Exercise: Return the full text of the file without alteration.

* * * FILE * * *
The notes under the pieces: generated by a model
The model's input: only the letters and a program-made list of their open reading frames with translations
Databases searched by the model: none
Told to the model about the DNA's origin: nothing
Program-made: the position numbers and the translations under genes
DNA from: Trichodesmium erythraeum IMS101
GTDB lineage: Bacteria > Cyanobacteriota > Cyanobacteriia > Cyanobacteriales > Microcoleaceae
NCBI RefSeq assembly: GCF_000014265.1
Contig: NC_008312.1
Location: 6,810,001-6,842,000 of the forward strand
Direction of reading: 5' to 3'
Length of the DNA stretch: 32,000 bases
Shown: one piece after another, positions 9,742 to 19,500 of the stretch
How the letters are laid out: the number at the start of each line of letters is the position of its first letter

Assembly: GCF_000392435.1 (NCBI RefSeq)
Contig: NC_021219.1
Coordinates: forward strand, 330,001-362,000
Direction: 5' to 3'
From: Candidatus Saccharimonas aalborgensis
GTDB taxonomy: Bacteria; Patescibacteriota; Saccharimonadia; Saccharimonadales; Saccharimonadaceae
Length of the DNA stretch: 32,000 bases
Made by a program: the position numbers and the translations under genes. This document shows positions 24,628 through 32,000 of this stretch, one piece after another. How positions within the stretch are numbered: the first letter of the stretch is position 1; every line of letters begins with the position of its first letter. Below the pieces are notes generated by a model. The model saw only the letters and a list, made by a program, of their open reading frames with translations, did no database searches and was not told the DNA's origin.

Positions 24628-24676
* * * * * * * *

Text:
The notes under the pieces: generated by a model
The model's input: only the letters and a program-made list of their open reading frames with translations
Databases searched by the model: none
Told to the model about the DNA's origin: nothing
Program-made: the position numbers and the translations under genes
DNA from: Trichodesmium erythraeum IMS101
GTDB lineage: Bacteria > Cyanobacteriota > Cyanobacteriia > Cyanobacteriales > Microcoleaceae
NCBI RefSeq assembly: GCF_000014265.1
Contig: NC_008312.1
Location: 6,810,001-6,842,000 of the forward strand
Direction of reading: 5' to 3'
Length of the DNA stretch: 32,000 bases
Shown: one piece after another, positions 9,742 to 19,500 of the stretch
How the letters are laid out: the number at the start of each line of letters is the position of its first letter

Assembly: GCF_000392435.1 (NCBI RefSeq)
Contig: NC_021219.1
Coordinates: forward strand, 330,001-362,000
Direction: 5' to 3'
From: Candidatus Saccharimonas aalborgensis
GTDB taxonomy: Bacteria; Patescibacteriota; Saccharimonadia; Saccharimonadales; Saccharimonadaceae
Length of the DNA stretch: 32,000 bases
Made by a program: the position numbers and the translations under genes. This document shows positions 24,628 through 32,000 of this stretch, one piece after another. How positions within the stretch are numbered: the first letter of the stretch is position 1; every line of letters begins with the position of its first letter. Below the pieces are notes generated by a model. The model saw only the letters and a list, made by a program, of their open reading frames with translations, did no database searches and was not told the DNA's origin.

Positions 24628-24676